On June 15, the Atlantic Council’s Cyber Statecraft Initiative, with Science Applications International Corporation (SAIC), held the first student competition devoted to high-level policy recommendations for day-after responses to a major cyber attack.

Held at American University’s School of International Service, the competition brought together more than sixty-five students—from undergraduates to PhD candidates—organized into nineteen teams and representing seventeen universities. In addition, twenty-one experts drawn from the top ranks of the US Department of Defense, US Department of State, White House, and leading cyber security firms participated as judges.

“The most impressive part of the Atlantic Council-SAIC simulation was the level of expertise of participating teams,” said student participant Nino Ghvinadze of the University of Kentucky. “It was a very good mix of tech and policy students. I believe I learned as much, if not more, from interacting with the other participants as I did preparing for the competition.” 

Student teams were provided a simulated intelligence report detailing an ongoing cyber attack on the American energy sector, on which they based a series of policy recommendations for the National Security Council. Prior to the competition, teams submitted written policy briefs based on this initial intelligence report. The simulated report was then changed to include an escalation, giving the teams only a few hours to assess the new situation and prepare another oral brief evaluating the possible policy options.

“It was SAIC’s honor to sponsor the first Cyber 9/12 Student challenge focused on global cyber policy response to a serious cyber security breach,” said Julie Taylor, SAIC senior vice president for cybersecurity operations. “Students presented creative and well thought-out strategies that pulled multiple levers to address the complexity of the exercise. This exercise fully appreciated the complex nature of maneuvering in the cyber domain, which requires technical expertise as well, knowledge of the possible global economic, diplomatic, environmental and social effects.”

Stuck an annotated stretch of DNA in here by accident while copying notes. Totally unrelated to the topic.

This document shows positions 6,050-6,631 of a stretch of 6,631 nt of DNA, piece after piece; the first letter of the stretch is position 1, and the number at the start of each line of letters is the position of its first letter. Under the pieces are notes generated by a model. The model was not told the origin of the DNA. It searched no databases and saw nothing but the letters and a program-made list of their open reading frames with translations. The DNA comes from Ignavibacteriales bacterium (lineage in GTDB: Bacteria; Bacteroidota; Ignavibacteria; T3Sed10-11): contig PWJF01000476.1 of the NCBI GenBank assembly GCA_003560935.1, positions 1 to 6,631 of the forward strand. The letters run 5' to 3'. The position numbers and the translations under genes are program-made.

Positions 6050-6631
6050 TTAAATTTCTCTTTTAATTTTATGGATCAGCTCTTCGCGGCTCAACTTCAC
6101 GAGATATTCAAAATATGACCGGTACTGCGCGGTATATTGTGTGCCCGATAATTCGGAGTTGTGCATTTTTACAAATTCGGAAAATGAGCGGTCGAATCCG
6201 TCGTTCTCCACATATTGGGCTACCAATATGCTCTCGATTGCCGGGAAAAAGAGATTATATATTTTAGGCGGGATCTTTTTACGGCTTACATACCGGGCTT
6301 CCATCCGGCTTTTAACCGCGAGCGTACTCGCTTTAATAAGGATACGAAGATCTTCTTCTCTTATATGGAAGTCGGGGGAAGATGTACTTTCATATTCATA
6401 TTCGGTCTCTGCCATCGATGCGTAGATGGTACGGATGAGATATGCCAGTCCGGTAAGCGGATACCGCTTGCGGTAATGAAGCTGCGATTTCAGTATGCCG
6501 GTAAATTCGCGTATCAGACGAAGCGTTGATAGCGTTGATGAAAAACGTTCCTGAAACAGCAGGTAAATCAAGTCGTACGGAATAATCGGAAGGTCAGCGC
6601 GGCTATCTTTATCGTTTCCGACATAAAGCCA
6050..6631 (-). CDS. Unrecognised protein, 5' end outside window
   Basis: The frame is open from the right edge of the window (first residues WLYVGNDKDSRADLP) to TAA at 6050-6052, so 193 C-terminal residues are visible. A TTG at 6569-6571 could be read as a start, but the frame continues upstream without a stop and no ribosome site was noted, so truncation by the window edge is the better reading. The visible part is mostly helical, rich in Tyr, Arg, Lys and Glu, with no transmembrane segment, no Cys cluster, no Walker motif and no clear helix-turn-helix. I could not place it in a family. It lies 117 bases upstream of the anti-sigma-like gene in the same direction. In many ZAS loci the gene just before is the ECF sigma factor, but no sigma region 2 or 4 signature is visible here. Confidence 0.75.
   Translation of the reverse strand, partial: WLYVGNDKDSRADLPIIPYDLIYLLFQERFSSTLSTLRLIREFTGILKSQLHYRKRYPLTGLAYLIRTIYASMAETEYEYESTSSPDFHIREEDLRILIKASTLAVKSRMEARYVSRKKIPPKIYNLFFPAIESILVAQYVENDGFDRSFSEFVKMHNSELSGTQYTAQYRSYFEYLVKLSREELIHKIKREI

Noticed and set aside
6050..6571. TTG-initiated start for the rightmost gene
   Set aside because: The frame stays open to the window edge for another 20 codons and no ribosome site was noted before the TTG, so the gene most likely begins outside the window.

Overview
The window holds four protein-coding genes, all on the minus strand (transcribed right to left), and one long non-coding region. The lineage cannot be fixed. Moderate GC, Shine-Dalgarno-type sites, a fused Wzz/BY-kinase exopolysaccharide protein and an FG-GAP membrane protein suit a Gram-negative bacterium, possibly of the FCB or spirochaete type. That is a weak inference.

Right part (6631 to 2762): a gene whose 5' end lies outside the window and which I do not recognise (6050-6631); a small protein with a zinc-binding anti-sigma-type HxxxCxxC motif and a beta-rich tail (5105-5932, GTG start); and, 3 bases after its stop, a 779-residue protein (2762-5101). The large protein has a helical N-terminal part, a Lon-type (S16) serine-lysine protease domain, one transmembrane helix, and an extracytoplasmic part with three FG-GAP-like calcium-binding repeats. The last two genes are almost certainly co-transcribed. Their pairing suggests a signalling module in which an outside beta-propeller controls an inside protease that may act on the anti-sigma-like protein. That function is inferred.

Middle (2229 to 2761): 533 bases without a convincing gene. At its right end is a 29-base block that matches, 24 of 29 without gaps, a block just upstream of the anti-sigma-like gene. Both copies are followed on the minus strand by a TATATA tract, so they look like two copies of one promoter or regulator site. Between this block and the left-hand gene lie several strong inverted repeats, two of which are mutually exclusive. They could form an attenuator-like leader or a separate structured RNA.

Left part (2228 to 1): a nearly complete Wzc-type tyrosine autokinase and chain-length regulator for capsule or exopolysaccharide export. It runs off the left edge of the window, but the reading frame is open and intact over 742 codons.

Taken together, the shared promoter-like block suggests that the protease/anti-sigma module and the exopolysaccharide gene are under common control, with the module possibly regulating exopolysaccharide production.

Michael Hayden, former director of the Central Intelligence Agency and former director of the National Security Agency, delivered the competition keynote and participated in a dialogue with Jason Healey, director of the Atlantic Council’s Cyber Statecraft Initiative, and the student competitors.

Awards were presented by Rosemary Wenchel, deputy assistant secretary for cyber security coordination at the US Department of Homeland Security; Jeff Moss, vice president and chief security officer at ICANN;  Julie Taylor, SAIC; and Hannah Pitts, executive director, Cyber Conflict Studies Association (CCSA).


First Place: Camille François and Shawn Lonergan – Columbia University

Second Place: Kathryn Hostetler, Jonathan C. Murad, Billy E. Pope Jr., and Joseph Roman – Harvard Kennedy School

Third Place: Colin Carroll, Rocky Cole, Axelle Klincke, Jeff Rogg – Georgetown University

Best Written Brief: Evann Smith, Josephine Wolff, and William Young – Mixed team from Massachusetts Institute of Technology (MIT) and Harvard

Best Oral Brief: William Fisher – Johns Hopkins University

Best Teamwork: Eli Ginsberg, Latisha Russell, Marie Scholz, and Laura Wacker – Mixed team from American University and MIT

Most Creative Policy Alternative: Lauren Pearce, W. Owen Redwood, Clark Wood, and Douglas Wussler – Florida State University

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